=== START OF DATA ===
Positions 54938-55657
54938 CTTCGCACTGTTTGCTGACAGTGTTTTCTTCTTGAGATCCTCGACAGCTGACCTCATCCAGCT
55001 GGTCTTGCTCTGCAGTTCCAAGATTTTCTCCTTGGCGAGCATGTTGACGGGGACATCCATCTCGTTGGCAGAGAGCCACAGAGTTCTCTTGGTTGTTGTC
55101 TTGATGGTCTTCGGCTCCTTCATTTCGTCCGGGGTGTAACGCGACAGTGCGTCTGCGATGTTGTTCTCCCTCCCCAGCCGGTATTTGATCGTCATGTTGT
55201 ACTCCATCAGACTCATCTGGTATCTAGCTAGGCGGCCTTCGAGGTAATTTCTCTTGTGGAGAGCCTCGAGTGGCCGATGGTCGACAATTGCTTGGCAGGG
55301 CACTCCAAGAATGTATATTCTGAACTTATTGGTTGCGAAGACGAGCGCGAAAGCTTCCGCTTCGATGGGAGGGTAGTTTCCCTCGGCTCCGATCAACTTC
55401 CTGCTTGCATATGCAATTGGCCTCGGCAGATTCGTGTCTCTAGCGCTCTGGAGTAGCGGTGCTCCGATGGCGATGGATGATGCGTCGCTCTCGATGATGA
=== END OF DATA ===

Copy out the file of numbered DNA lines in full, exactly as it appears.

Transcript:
Positions 54938-55657
54938 CTTCGCACTGTTTGCTGACAGTGTTTTCTTCTTGAGATCCTCGACAGCTGACCTCATCCAGCT
55001 GGTCTTGCTCTGCAGTTCCAAGATTTTCTCCTTGGCGAGCATGTTGACGGGGACATCCATCTCGTTGGCAGAGAGCCACAGAGTTCTCTTGGTTGTTGTC
55101 TTGATGGTCTTCGGCTCCTTCATTTCGTCCGGGGTGTAACGCGACAGTGCGTCTGCGATGTTGTTCTCCCTCCCCAGCCGGTATTTGATCGTCATGTTGT
55201 ACTCCATCAGACTCATCTGGTATCTAGCTAGGCGGCCTTCGAGGTAATTTCTCTTGTGGAGAGCCTCGAGTGGCCGATGGTCGACAATTGCTTGGCAGGG
55301 CACTCCAAGAATGTATATTCTGAACTTATTGGTTGCGAAGACGAGCGCGAAAGCTTCCGCTTCGATGGGAGGGTAGTTTCCCTCGGCTCCGATCAACTTC
55401 CTGCTTGCATATGCAATTGGCCTCGGCAGATTCGTGTCTCTAGCGCTCTGGAGTAGCGGTGCTCCGATGGCGATGGATGATGCGTCGCTCTCGATGATGA